A multifunctional hub towards the open labour market
- Living Link
- Country of Implementation
- South Africa
- Subsaharan Africa
- Start Year
- First published
“We now have four Living Link ‘Angels’ at Orico. They are reliable, punctual, respectful, and hardworking, and they spontaneously participate in office social activities as well.” Ms. Welhma Strauss, Senior Manager, Claims Department, Orico
Traditionally, protected or sheltered employment has been the predominant model for people with intellectual disabilities in South Africa. Jobseekers are often excluded from suitable open labour market opportunities because in most cases they are unable to meet the educational requirements. Further, many employers have the misconception that people with disabilities are not employable or that such appointments are high risk.
Solution, Innovation and Impact
The Living Link employment model includes job analysis, job matching, interview support, placement, co-worker training, and advocacy, as well as the recommendation of assistive devices and the provision of career planning. Notably, the model also includes one-on-one professional job coaching as may be needed once a member has been placed, which differs greatly from traditional South African employment models for people with intellectual disabilities. In this way, these employees participate on equal terms in the open labour market. The Living Link model is continuously presented to major companies, small to medium-size businesses, recruitment agencies, government departments, and non-profit organizations that might be involved in the employment of young adults with intellectual disabilities.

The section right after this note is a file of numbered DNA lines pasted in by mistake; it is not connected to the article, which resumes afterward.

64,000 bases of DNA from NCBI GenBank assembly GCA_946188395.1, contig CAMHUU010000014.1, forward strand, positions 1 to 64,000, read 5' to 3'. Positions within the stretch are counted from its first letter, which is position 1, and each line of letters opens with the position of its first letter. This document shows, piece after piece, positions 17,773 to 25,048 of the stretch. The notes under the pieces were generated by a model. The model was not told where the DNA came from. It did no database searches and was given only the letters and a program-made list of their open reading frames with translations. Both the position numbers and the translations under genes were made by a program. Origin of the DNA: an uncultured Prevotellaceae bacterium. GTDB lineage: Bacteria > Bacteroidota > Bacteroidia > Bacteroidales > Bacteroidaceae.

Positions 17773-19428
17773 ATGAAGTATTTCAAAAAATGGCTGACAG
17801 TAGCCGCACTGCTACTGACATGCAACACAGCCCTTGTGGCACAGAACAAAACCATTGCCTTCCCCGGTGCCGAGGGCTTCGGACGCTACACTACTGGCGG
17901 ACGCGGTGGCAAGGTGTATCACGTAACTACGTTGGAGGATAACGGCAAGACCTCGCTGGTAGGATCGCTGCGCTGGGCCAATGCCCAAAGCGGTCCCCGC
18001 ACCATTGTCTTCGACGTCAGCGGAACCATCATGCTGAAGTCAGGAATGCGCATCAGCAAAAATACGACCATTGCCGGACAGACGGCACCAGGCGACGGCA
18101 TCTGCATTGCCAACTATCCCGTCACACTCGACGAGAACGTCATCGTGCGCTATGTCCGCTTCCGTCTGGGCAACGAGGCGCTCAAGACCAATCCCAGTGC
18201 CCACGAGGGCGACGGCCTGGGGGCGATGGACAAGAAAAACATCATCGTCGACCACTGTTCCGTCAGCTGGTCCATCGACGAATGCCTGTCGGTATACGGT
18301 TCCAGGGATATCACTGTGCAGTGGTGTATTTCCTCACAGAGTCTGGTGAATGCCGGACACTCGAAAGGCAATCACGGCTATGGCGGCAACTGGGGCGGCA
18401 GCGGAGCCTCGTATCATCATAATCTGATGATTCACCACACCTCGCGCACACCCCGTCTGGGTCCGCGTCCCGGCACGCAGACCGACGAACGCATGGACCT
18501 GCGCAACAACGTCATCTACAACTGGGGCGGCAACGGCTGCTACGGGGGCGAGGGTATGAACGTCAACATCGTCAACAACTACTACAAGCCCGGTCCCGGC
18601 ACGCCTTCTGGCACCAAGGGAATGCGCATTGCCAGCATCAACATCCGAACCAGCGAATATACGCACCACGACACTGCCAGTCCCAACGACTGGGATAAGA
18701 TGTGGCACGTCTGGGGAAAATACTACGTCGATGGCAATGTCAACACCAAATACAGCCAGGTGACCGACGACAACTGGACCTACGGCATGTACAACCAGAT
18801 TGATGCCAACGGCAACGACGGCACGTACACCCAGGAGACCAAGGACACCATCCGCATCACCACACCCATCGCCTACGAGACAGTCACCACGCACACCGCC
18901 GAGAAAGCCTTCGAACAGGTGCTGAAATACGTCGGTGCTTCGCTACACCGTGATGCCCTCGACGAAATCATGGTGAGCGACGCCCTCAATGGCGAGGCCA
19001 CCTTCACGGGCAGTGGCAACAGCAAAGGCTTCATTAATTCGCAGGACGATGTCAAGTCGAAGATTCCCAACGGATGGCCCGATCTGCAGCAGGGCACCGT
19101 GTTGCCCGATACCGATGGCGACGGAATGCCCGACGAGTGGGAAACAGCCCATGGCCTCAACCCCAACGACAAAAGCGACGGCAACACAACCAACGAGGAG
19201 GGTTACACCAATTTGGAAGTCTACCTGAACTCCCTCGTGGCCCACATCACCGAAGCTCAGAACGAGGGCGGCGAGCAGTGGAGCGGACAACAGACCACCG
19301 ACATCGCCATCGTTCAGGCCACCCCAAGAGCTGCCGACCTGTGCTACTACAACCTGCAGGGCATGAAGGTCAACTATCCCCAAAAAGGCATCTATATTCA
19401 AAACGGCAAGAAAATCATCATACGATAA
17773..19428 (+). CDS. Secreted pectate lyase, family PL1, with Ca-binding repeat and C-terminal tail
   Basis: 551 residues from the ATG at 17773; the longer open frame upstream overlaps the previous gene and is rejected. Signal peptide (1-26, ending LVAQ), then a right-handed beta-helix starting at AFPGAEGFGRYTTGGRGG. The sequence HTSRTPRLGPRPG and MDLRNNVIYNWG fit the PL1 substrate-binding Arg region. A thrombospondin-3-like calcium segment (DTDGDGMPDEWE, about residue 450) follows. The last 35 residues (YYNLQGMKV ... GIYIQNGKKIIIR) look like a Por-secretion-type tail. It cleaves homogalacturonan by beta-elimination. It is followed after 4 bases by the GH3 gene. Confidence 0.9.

Funding, Outlook and Transferability
Currently, 65 per cent of the organization’s annual revenue is created through job coaching fees, annual membership payments, training fees, and fundraising social events. One of the next goals of The Living Link is to create an employment division that generates sufficient income to cover all its expenses. The organization has shown remarkable growth over the past three years, and the addition of a second vocational training course in 2015 increased the number of students by 35 per cent. As a result, employment figures more than doubled in 2015 compared to 2014.